1. From the “why?” to the “how?” of sex-disaggregated data:
980 million women globally remain excluded from the financial system. Now, the business case and value of sex-disaggregated data has become well-established among financial inclusion policymakers. This is set out in the AFI financial inclusion data working group Guideline Note on the theme.
So, the data agenda has moved to focus on how to enhance the collection and analysis of sex-disaggregated data. This builds on the sex-disaggregated toolkit that AFI and UNCDF developed in collaboration. In other data-related developments, AFI and UNCDF now offer sex-disaggregated data training to policymakers at different levels within the ecosystem.
The move from why collect gender data to how is an important market development. It means the conversation is no longer focused on convincing stakeholders the importance of sex-disaggregated data. Now the conversation is on constructive approaches to collect and use that data for good.
2. A focus on removing the financial service providers (FSP) roadblocks in the gender-data value chain
Policymakers depend on FSPs to collect customer data tagged by male and female in order total supply side data at a national level. In recent years, we have seen greater recognition among policymakers of the critical role FSPs play in the gender-data value chain. Through this, policymakers are taking positive measures to incentivize collection of gender data.
Policymakers taking a more active role in incentivizing FSPs to collect sex-disaggregated data is a key market development. It is resulting in better data to inform strategies to address gender roadblocks in financial inclusion.
Globally, the UN’s Data2X has launched the Women’s Financial Inclusion Data (WFID) partnership. This includes a Global Gender Data Strategy and principles for women’s financial inclusion data.
In another development, the International Monetary Fund (IMF) piloted the collection of sex-disaggregated data from select IMF members in its annual Financial Access Survey (FAS) supply-side financial inclusion database. As a result, it invited all its country members to report the gender breakdown of their commercial banks’ depositors and borrowers, with 27 countries providing this information in 2017.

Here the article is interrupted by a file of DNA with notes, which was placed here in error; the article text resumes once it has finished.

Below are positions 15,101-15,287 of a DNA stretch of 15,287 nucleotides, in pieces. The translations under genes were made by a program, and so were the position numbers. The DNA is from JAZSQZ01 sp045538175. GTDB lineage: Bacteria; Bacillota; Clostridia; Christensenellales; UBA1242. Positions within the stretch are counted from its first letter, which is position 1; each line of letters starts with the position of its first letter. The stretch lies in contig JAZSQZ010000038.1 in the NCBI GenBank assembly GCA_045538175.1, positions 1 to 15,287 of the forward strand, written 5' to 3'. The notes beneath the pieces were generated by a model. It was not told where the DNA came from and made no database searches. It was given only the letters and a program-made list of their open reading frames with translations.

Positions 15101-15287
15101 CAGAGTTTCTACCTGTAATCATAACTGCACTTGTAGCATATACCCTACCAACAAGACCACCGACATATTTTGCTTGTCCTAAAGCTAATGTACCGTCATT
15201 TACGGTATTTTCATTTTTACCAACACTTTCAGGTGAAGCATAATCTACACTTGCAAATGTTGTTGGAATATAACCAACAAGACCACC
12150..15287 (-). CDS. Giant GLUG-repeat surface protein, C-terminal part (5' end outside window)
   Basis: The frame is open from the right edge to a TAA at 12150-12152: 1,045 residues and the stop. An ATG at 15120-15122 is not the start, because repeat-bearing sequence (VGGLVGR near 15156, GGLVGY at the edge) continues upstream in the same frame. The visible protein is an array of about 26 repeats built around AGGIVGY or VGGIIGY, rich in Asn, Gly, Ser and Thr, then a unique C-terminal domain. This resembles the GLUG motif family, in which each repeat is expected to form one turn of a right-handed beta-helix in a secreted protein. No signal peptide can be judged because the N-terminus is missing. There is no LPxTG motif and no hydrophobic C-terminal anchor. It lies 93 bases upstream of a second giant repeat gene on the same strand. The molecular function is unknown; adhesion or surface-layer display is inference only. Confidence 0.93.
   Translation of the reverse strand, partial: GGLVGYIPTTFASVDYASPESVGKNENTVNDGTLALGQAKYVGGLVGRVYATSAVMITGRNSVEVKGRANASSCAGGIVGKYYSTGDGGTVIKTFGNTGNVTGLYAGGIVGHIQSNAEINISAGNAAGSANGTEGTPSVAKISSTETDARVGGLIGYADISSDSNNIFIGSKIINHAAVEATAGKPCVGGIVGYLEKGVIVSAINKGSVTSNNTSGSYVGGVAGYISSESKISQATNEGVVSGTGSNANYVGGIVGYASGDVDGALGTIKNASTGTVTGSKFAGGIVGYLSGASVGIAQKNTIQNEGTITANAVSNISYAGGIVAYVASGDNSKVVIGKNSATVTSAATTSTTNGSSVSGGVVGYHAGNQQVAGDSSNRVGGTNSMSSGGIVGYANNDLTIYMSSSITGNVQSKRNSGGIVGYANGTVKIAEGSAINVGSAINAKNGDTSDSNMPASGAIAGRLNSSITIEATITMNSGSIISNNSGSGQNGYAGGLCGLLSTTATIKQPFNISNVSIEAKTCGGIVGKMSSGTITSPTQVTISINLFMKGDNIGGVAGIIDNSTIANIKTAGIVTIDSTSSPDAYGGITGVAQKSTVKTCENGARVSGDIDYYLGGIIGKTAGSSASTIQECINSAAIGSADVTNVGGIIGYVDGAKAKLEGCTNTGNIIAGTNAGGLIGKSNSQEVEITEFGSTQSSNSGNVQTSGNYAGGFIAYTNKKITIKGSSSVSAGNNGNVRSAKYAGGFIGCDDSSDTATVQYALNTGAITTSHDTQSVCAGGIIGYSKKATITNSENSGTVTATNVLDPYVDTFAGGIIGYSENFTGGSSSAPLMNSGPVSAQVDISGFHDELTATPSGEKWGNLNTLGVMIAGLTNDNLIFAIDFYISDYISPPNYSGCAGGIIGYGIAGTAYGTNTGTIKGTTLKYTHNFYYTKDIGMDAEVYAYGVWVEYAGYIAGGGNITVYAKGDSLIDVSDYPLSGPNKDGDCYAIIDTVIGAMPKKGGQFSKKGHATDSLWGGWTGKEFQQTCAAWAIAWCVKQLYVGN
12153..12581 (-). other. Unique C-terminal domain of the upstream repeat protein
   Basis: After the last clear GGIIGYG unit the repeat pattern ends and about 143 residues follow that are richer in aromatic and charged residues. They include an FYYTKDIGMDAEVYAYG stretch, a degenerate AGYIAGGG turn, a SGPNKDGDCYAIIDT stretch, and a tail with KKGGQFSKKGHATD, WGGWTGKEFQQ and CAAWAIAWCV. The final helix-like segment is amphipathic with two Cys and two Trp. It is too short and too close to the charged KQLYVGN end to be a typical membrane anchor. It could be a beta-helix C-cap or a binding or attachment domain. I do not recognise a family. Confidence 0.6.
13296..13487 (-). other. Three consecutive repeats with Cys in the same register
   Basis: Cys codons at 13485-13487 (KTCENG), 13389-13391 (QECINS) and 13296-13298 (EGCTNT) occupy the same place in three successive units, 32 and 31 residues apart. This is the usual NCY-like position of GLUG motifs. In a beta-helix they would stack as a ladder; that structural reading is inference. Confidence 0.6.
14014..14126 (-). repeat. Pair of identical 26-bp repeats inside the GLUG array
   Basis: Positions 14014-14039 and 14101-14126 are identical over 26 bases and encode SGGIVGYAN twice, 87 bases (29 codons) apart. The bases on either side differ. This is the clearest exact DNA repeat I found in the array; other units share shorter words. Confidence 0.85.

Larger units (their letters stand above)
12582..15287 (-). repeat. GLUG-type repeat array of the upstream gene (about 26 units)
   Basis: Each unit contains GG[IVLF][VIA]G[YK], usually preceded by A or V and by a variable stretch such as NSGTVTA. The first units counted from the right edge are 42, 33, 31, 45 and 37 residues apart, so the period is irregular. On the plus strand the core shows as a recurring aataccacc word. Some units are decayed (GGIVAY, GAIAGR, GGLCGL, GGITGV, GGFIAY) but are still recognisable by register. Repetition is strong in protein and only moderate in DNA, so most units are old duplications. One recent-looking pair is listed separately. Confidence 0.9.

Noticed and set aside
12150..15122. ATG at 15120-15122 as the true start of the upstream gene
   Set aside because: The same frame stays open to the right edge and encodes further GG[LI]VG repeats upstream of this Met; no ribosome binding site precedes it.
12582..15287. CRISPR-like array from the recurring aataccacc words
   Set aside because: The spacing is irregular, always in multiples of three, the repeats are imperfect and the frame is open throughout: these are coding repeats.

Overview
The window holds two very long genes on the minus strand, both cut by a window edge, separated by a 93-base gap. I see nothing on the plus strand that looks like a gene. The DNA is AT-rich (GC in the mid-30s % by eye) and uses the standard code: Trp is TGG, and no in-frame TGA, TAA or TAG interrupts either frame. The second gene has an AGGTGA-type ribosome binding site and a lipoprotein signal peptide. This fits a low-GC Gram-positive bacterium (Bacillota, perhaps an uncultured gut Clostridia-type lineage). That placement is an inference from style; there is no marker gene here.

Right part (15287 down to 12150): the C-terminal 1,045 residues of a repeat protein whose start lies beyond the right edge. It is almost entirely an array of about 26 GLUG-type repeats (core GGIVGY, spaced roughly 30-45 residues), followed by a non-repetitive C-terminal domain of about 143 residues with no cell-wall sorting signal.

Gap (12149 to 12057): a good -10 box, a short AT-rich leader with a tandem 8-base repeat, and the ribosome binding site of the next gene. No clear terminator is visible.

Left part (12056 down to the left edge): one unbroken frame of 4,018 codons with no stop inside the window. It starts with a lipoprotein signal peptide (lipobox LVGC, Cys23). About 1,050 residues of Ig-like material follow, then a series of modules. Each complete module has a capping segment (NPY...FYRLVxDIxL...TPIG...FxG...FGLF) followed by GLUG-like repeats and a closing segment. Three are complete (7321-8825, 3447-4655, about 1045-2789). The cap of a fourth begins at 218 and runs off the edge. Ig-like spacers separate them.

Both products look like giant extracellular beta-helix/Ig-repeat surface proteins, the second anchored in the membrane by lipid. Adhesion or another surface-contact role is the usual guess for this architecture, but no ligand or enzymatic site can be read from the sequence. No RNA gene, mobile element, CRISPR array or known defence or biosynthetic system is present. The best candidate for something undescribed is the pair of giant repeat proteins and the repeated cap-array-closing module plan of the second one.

3. International and country-level sex-disaggregated data initiatives by policymakers to inform national strategies
The Denarau Action Plan calls for AFI members to set financial inclusion targets for women’s financial inclusion. Our jointly developed guidance on how to integrate gender and women’s financial inclusion strategies reflects the approaches taken by members in updating their strategies.
For example, the National Bank of Cambodia (NBC) has pledged to reduce the financial exclusion rate of women from 27% to 13% by 2025. UNCDF worked with NBC on developing and delivering this measurable commitment to women’s financial inclusion. UNCDF supported NBC’s national financial inclusion roadmap secretariat with its FinScope survey. We then triangulated the roadmap data with a big data initiative with FSPs in Cambodia. These findings helped FSPs improve customer retention through better product development. It also incorporated savings mobilization for women and youth into the country’s National Financial Inclusion Strategy .
Keeping the Momentum
There is clear interdependence between sex-disaggregated data collection and better national strategies. Going forward, at the next set of anniversaries, we hope that the increased availability of sex-disaggregated data and gender-sensitive and women targeted national financial inclusion strategies will help achieve our vision of the Denarau Action Plan - to close the gender gap in financial inclusion.
UNCDF’s Shaping Inclusive Finance Transformations (SHIFT) programme aims to expand women's economic empowerment through financial inclusion. SHIFT advances financial markets by changing the behaviour of market actors to stimulate investment, business innovations and regulatory reform in growing inclusive enterprises. SHIFT catalyses innovative partnerships to accelerate financial inclusion and women's economic participation in the least developed countries of the ASEAN and SAARC regions.
UNCDF’s SHIFT ASEAN programme is supported by the Australian Government.
This publication has been funded by the Australian Government through the Department of Foreign Affairs and Trade. The views expressed in this publication are the author’s alone and are not necessarily the views of the Australian Government.